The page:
• Adding Class B motorhomes to the “Retail Sales Activity” (12-month Rate of Change) section of the Monthly Marketing Report beginning with the July report.
• Raising the spare/demo unit fee at the California RV Show from $300 to $400 for 2013.
• Increasing the registration fees at the show for nonexhibiting attendees from $60 to $100 for members and from $120 to $200 for non-members for 2013.
The RVIA board actions were the result of recommendations from many of the association’s standing committees that met from June 2-4. Programs with specific budgets for FY2014 are pending until final approval by the RVIA Executive Committee at its August budget meeting and the RVIA Board at its September meeting.
The recent acceleration in car sales is impressive, but there’s an even better sign the U.S. economy is getting back on track: surging sales of recreational vehicles. Bloomberg Business Week reported that makers of RVs shipped 32,054 machines in the U.S. in April, a 19% increase from a year earlier, according to data compiled by the Recreational Vehicle Industry Association (RVIA).
RVs are a notable niche because it takes no small amount of consumer confidence to buy a gas-guzzling home on wheels. Between 2007 and 2009, more than half of the RV market disappeared. Light-vehicle sales, by contrast, dropped by 36%. “No one needs an RV,” said Jeff Tryka, a spokesman for Thor Industries Inc., one of the biggest U.S. RV makers. “It’s a purely discretionary purchase, while there’s always going to be a base-level demand for cars.”
The motorhome and towable RV business, a $14 billion market in the U.S., is on track for its best performance since 2007. For the year to date, shipments are up 13% and RVIA expects more than 307,000 vehicles to roll by January. The sales boost doesn’t matter much to Detroit, but it’s big news about 200 miles away in Indiana, where roughly half of the country’s RVs are made. It’s also great for companies like privately held Jayco Inc., the Forest River Inc. unit of Warren Buffett’s Berkshire Hathaway, and Thor, which cranks out some of the most popular RV brands.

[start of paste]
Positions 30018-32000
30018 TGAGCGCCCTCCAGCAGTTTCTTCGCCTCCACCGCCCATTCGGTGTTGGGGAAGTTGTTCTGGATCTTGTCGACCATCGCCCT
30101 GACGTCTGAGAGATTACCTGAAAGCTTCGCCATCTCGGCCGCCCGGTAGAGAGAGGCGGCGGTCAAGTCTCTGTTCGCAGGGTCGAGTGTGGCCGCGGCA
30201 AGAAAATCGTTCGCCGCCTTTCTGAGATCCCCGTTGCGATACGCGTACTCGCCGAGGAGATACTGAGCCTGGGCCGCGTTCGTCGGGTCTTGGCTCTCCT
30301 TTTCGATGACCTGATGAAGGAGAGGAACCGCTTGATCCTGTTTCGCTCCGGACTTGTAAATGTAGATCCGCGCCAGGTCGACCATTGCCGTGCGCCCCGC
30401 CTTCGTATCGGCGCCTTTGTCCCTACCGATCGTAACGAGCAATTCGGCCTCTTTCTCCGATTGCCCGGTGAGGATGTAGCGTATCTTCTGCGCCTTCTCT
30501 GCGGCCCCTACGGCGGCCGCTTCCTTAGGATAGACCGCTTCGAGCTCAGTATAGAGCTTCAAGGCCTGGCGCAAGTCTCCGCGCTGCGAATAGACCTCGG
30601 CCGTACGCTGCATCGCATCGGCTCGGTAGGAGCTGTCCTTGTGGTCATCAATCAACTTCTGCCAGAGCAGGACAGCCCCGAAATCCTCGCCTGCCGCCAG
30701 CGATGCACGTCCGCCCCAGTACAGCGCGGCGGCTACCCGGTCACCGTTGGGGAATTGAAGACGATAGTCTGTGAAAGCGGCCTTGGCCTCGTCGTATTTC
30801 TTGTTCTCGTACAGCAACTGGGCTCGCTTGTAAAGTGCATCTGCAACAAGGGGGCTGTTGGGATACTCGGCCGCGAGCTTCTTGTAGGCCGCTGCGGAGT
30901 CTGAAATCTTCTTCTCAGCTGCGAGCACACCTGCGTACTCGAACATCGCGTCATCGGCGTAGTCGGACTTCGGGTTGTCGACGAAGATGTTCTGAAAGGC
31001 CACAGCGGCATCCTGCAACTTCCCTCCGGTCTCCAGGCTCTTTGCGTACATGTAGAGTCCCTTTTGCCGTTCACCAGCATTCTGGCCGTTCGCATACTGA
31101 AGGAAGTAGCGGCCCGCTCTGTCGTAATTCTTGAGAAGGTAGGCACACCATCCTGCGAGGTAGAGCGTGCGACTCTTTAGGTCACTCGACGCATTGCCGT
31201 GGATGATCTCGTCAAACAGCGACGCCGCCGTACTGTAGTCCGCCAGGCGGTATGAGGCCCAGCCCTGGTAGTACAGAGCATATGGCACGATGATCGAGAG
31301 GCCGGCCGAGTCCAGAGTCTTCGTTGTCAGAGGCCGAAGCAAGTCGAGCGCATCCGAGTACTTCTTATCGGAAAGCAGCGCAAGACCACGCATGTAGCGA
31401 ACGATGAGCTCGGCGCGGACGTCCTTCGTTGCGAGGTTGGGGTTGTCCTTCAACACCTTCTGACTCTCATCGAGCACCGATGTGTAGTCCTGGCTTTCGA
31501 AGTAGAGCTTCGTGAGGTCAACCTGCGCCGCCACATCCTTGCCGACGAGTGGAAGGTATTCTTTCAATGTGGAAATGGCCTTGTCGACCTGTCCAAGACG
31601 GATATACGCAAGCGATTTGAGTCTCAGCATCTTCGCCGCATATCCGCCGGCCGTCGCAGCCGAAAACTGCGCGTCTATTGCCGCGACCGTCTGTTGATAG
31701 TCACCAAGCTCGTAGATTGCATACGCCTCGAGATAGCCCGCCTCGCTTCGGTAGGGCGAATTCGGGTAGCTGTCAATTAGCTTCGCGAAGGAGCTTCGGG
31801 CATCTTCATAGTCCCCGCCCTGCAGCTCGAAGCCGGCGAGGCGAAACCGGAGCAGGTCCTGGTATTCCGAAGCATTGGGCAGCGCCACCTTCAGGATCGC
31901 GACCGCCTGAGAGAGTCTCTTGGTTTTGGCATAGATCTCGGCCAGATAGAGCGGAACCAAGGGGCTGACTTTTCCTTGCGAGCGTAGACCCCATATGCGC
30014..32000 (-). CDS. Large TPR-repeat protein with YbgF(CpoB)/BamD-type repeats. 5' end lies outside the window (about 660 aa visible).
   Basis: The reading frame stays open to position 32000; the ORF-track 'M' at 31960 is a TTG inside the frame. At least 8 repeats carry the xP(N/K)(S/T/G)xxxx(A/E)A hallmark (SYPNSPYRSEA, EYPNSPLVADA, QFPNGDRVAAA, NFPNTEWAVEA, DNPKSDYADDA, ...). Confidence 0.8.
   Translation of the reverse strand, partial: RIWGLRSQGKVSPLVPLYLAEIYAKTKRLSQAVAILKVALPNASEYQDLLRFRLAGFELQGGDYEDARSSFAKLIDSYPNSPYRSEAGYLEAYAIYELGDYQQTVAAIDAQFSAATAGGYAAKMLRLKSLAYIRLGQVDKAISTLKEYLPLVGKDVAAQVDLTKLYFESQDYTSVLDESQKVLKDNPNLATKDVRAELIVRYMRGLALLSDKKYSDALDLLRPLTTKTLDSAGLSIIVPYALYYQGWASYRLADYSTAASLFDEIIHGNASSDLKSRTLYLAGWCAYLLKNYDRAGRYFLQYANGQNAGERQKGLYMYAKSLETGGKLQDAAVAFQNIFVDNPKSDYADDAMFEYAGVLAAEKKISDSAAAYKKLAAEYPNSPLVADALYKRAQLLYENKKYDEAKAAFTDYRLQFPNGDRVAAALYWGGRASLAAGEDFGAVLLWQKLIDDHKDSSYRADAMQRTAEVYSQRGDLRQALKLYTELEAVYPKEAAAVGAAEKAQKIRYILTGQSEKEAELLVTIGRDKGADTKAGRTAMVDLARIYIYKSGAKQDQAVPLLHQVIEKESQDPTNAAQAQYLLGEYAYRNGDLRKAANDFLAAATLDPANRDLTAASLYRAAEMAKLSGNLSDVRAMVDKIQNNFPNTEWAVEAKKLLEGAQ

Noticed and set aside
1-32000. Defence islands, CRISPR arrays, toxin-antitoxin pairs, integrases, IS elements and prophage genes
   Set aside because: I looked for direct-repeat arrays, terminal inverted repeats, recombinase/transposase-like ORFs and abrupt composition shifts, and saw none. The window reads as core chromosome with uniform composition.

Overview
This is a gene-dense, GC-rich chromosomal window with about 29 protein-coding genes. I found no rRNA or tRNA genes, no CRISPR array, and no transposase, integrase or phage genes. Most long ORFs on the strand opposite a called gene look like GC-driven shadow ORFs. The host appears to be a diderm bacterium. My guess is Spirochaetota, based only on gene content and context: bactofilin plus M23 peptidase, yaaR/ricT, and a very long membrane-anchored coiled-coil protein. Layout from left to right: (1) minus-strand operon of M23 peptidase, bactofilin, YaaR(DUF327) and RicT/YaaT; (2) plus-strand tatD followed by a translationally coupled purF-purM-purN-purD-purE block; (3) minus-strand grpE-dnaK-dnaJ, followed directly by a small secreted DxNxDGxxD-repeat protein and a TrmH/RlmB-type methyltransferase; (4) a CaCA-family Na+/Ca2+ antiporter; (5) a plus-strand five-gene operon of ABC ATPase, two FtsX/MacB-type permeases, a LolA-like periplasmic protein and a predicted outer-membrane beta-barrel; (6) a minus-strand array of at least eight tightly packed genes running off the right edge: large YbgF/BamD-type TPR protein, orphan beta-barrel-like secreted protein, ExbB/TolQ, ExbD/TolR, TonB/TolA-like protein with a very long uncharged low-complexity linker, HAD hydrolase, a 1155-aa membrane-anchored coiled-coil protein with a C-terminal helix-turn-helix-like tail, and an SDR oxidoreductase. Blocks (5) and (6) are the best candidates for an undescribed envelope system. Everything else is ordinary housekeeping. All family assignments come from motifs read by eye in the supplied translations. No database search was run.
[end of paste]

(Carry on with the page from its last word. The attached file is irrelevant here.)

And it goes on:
When the RV market bottomed out in 2009, Thor’s payroll dropped to 5,400 workers; today it employs 8,800. And in anticipation of higher demand, it just bought a factory in Wakarusa, Ind., equipped with 35 booths for painting giant campers. The company will give a progress report when it announces earnings later today. Last quarter, Thor posted income of $19.9 million—a 45% increase from a year earlier.
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Ron Spike purchased a Rockwood Windjammer travel trailer at Ruff’s RV Center in Euclid, Ohio, two months ago.